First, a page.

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The Guardian - UK
The Guardian - UK

We shouldn’t have any beef with conscientious farmers

Cow in a field
‘The regenerative farmer keeps beef and dairy cattle as part of the farm’s ecosystem.’ Photograph: Getty/iStockphoto

As someone who actively campaigns for environmental protection, I admire George Monbiot, but his attack on the excellent film Six Inches of Soil seems to suggest that he is prepared to assault any idea that does not conform to his apparently very limited worldview (There’s no such thing as a benign beef farm – so beware the ‘eco-friendly’ new film straight out of a storybook, 15 April).

First, the film is primarily about how we can improve and protect our soils, which for many years have been degraded by the overuse of agrochemicals and overproduction. Regenerative farming aims to improve soil quality, increase biodiversity and allow farmers to grow food for us while making a profit. I would have thought these are aims that Monbiot would heartily endorse. Instead he focuses on the beef farmer in the film and his contribution to the climate crisis.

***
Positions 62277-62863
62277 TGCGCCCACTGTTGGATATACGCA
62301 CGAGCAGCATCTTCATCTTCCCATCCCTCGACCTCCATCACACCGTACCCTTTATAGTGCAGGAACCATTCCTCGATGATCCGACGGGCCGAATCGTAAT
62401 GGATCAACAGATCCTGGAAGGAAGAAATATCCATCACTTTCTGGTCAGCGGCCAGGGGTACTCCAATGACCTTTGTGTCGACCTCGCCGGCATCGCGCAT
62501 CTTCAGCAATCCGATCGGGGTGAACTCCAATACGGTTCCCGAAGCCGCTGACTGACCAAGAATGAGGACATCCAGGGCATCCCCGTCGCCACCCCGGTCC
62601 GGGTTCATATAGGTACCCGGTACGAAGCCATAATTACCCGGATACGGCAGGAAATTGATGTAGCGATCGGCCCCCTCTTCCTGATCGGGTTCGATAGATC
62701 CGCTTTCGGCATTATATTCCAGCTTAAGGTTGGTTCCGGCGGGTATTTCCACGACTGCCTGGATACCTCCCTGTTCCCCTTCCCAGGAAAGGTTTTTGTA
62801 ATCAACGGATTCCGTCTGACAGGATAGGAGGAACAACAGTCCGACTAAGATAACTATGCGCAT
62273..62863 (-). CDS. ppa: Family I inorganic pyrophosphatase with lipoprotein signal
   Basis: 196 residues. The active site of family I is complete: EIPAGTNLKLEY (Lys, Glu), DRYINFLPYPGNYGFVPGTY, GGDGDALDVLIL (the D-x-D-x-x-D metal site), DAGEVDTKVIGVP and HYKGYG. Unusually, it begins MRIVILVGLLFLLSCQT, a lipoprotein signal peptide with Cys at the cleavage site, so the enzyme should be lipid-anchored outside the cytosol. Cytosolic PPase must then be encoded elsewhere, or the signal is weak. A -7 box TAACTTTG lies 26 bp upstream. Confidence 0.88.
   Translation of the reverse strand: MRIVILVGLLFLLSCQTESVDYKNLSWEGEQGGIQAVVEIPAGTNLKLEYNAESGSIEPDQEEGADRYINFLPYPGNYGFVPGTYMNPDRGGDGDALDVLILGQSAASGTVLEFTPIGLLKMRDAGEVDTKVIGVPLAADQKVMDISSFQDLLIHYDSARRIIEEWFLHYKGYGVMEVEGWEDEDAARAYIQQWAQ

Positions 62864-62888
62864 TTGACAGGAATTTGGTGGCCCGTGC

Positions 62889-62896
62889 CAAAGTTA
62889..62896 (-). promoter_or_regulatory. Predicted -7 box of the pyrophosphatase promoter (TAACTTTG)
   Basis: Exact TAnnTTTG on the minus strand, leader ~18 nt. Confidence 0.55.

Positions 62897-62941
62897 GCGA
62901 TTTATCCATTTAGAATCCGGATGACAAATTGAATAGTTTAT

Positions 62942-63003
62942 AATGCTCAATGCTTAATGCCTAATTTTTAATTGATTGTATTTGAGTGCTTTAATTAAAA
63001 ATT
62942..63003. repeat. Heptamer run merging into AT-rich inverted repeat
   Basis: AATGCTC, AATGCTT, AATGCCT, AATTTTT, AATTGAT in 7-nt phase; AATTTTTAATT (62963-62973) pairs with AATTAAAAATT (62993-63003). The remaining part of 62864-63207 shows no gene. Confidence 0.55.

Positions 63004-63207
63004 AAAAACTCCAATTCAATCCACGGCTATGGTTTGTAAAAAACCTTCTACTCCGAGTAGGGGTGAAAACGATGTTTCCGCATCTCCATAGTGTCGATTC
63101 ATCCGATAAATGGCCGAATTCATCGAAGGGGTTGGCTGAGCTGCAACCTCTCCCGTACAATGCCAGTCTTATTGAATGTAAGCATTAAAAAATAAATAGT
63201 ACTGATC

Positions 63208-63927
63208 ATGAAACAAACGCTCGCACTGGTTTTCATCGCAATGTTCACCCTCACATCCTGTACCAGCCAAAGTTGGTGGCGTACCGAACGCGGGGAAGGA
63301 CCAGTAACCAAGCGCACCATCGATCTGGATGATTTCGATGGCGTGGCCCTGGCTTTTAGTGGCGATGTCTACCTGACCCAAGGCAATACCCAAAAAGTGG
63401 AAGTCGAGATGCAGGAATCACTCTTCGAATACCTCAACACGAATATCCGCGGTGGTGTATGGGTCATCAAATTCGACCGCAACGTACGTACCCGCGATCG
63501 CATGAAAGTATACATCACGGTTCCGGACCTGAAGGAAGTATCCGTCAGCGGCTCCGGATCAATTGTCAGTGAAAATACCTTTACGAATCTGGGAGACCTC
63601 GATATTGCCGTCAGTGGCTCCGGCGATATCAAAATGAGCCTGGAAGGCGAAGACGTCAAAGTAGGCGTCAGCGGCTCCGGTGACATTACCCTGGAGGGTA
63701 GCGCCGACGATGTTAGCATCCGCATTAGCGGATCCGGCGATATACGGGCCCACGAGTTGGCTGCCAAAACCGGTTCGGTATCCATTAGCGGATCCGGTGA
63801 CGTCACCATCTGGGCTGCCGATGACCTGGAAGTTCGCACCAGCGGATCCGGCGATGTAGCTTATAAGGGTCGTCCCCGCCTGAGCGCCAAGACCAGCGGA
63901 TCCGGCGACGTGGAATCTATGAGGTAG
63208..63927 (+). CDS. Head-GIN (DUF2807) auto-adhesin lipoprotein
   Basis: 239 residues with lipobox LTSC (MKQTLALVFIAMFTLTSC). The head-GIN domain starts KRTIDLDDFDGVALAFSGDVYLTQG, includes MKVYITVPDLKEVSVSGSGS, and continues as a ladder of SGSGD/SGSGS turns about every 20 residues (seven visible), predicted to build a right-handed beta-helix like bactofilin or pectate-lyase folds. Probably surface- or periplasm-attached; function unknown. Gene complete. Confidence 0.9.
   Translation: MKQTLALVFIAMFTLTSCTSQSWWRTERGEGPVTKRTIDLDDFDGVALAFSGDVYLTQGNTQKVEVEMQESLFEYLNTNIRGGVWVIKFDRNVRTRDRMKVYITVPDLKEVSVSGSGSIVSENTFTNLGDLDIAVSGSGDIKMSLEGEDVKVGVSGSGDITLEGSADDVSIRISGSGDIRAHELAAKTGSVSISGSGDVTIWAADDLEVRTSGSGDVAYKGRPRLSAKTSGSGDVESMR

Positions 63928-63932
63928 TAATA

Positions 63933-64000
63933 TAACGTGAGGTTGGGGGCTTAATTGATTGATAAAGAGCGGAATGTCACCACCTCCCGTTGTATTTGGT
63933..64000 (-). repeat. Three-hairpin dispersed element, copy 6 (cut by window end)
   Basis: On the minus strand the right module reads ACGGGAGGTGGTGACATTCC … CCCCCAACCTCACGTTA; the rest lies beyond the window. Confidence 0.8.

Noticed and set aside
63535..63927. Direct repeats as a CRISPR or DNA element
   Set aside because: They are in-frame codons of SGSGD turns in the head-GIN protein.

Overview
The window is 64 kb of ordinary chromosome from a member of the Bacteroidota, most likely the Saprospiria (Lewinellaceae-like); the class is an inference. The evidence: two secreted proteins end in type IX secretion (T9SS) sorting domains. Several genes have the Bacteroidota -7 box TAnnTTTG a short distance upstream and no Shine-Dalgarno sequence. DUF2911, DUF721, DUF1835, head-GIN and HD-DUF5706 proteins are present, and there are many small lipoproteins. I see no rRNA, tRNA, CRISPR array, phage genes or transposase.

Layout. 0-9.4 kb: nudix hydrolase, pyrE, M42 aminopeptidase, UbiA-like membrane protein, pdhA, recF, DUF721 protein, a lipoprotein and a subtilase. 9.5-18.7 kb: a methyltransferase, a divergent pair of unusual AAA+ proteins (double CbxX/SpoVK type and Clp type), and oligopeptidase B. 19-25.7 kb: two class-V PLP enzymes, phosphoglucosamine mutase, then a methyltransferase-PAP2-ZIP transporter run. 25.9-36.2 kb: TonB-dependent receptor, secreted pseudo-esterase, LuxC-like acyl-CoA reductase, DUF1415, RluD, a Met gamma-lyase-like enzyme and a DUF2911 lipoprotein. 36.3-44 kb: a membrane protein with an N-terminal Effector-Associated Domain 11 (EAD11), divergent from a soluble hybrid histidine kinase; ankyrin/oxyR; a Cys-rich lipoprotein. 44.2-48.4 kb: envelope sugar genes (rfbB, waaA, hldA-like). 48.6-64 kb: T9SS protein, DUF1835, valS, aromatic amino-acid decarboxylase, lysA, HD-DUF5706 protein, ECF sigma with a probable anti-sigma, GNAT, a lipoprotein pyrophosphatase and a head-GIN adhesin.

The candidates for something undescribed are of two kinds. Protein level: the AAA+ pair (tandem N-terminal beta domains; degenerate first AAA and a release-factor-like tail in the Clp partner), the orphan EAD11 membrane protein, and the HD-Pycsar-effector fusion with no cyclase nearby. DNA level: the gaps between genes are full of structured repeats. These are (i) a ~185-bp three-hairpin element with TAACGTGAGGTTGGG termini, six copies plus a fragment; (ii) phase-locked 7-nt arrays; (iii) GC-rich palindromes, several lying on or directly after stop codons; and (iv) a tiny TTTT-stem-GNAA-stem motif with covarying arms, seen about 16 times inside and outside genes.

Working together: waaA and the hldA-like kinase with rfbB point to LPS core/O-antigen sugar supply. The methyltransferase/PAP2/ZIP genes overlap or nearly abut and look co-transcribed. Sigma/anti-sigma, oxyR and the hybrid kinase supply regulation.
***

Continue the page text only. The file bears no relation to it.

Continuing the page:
Second, yes, cattle farming is a major contributor to greenhouse gases, but the real villains are the big food lots in the US, Brazil and elsewhere. The regenerative farmer keeps beef and dairy cattle as part of the farm’s ecosystem, using the manure to fertilise fields that would otherwise be covered in artificial fertiliser, much of it produced by fossil fuels. The keeping of animals on a small scale encourages greater biodiversity, improves animal welfare and produces high-quality beef or milk. In the long term, regenerative farmers are encouraging less frequent consumption of meat of a higher quality, which has to be better for us and the environment.

It is naive to expect farmers to completely rewild their land – they need to make money and we need food. Rather than attack those who are trying to improve their farming methods, let us celebrate the regenerative farmers who are making real improvements to the ways in which we produce food and look after our countryside.
Rev Richard Stainer
World development adviser, diocese of St Edmundsbury and Ipswich, Suffolk

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